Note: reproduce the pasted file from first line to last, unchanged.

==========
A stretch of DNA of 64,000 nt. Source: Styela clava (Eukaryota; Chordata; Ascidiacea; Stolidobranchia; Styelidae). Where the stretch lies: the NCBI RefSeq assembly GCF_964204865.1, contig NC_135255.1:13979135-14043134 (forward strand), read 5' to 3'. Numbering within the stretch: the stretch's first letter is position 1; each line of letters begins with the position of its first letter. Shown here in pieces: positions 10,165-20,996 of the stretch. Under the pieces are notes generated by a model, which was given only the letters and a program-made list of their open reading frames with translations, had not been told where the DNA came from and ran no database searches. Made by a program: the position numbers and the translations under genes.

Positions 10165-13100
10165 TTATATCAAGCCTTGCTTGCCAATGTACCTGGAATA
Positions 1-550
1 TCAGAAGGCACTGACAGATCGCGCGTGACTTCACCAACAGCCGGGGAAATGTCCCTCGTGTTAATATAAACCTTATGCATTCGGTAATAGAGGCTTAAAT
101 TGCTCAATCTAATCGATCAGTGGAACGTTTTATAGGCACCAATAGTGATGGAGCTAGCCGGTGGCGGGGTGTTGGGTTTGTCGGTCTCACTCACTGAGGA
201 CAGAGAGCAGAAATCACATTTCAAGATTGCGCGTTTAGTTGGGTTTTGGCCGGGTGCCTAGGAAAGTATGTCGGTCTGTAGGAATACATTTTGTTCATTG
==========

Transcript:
A stretch of DNA of 64,000 nt. Source: Styela clava (Eukaryota; Chordata; Ascidiacea; Stolidobranchia; Styelidae). Where the stretch lies: the NCBI RefSeq assembly GCF_964204865.1, contig NC_135255.1:13979135-14043134 (forward strand), read 5' to 3'. Numbering within the stretch: the stretch's first letter is position 1; each line of letters begins with the position of its first letter. Shown here in pieces: positions 10,165-20,996 of the stretch. Under the pieces are notes generated by a model, which was given only the letters and a program-made list of their open reading frames with translations, had not been told where the DNA came from and ran no database searches. Made by a program: the position numbers and the translations under genes.

Positions 10165-13100
10165 TTATATCAAGCCTTGCTTGCCAATGTACCTGGAATA
Positions 1-550
1 TCAGAAGGCACTGACAGATCGCGCGTGACTTCACCAACAGCCGGGGAAATGTCCCTCGTGTTAATATAAACCTTATGCATTCGGTAATAGAGGCTTAAAT
101 TGCTCAATCTAATCGATCAGTGGAACGTTTTATAGGCACCAATAGTGATGGAGCTAGCCGGTGGCGGGGTGTTGGGTTTGTCGGTCTCACTCACTGAGGA
201 CAGAGAGCAGAAATCACATTTCAAGATTGCGCGTTTAGTTGGGTTTTGGCCGGGTGCCTAGGAAAGTATGTCGGTCTGTAGGAATACATTTTGTTCATTG